Inside the Wonder Studio: Marvelous Mess

Last week, the 4th graders were in the midst of their third week of studio work.  They have been inspired to try some new things.  A few found old knitting needles and lots of colorful yarn, so they have been sitting together chatting and knitting, happy to be in each other’s company.  Another group was fascinated by a paper-mâché sphere I created using a balloon as the base.  As they worked, it was apparent that this was the first time they ever used paper-mâché.  I stopped assuming they knew how to apply the newspaper and sat down with them to demonstrate the technique.  They quickly caught on and sat contently applying layer after layer of newspaper.  Patting down air bubbles and smoothing the surface of their spheres.  I asked them what they were going to do with them, once they were done and each child responded the same, “I don’t know.  I’m thinking.” So I left them to their thoughts and gooey application.

As I stopped to survey their work from my perch on the stairs, I noticed that we were teetering on the brink of capacity.  The rest of the wonder crew were using balsa wood, cardboard, and hot glue to make various structures, signs, tine abodes for rock people, jewelry storage stands, and other imaginative gadgets. Every square inch of this small space was occupied. One student, who has been intent on making a large wooden box was busily gluing on the floor in my adjacent office.  From this height, I also noticed what a great mess they were creating: balls of yarn rolled across the floor, bits of balsa wood scraps scattered over the rug, a trail of red paint crossed the room from table to garbage can. It was a good thing I bought two dozen craft aprons so at least the students could remain relatively clean.  The paper-mâché  crew were up to their elbows in white goo as they patted their stick spheres.  I realized that this mess-making was making everyone happy.  It created a calming atmosphere.  Children need these sensory experiences.  Curious, I asked the group, “How many of you have a place at home to make art and get messy?” Not one child raised her hand.  I was not surprised, but it saddened me.  It made me doubly aware of how much the children need this time and space to create and get messy.  This realization made me more patient with spills and splatters.  Learning is a messy process.  Children need lots of practice getting messy, trying, failing, and trying again.  So when Leah suddenly called out, and I see the glue solution has spilled all over her apron and down her legs, I smile, and I say, “It’s okay, go to the sink.  It washes right out.”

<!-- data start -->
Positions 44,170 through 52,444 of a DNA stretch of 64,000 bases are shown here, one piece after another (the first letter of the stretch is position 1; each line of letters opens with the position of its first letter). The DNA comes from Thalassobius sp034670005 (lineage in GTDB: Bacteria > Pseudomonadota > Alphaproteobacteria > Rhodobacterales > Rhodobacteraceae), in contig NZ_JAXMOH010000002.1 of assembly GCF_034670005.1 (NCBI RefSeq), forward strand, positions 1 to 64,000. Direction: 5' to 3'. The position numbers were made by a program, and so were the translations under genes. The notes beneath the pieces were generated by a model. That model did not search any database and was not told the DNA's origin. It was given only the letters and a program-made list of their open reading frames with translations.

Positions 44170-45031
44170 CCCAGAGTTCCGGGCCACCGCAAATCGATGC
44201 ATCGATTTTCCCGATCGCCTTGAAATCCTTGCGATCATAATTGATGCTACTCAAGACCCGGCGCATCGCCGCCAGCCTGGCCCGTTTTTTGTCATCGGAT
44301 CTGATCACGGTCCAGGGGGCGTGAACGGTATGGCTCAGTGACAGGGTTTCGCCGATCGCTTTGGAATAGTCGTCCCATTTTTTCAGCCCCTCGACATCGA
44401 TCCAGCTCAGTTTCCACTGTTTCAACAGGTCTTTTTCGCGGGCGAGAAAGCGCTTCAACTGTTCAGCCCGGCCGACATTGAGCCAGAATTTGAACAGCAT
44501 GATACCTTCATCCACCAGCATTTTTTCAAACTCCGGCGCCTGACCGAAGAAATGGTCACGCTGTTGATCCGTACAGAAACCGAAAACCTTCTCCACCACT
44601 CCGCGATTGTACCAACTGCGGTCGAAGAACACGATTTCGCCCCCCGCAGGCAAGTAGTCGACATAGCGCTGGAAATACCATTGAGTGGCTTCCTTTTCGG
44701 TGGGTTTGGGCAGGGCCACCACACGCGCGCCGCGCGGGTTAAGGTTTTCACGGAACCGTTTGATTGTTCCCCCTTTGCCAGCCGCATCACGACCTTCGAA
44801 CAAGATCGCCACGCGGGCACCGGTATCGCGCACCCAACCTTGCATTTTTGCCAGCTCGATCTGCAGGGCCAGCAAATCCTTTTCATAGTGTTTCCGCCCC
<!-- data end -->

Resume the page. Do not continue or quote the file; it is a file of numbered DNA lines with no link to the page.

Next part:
When Libby has spread out a large, taped-together piece of paper and arranged little paint pots set in a semi-circle, I am so glad because her body has finally relaxed.  Her shoulders aren’t up to her ears anymore.  Her body flows, moving with her paint brush.  I take a quick photo and send it to her mom with the subject title: “This Girl is an Artist.”  So often, we are quick to label the natural trials and tribulations of childhood as a pathology of one type or another.  We want to name every human quirk and eccentricity.  Instead, maybe we just need more art.  I know from personal experience the power art has to heal.

Finally, as I cajole the girls to clean up after our short time together.  Callie dawdles.  She is having trouble gettering her jacket on.  “My arms are sticking inside my sleeves,” she declares.  I touch her arms, “Callie, didn’t you wash your arms?” I exclaim.  She assures me that she did.  I guide her back to the sink to show her how to wash off the glue.  She had just stuck her arms under the water the first time.  Now, I show her how to rub the glue off with water, soap, and paper towel. Simple things, but not so evident to children. I laugh and help her dry off.

This messiness is all part of the charm of childhood. It is part of play, learning, and being together with one another.  This messy space I manage is crucially important. Even though it’s just a small crowded hallway to most people, it is a special and magical messy space to the children and me.

One thought on “Inside the Wonder Studio: Marvelous Mess

  1. Thanks Joanne, I so enjoy reading your blogs!!!! Karen

    On Mon, May 1, 2023 at 2:06 PM Word Dancer: Literature, the Arts, & Educati

    Liked by 1 person

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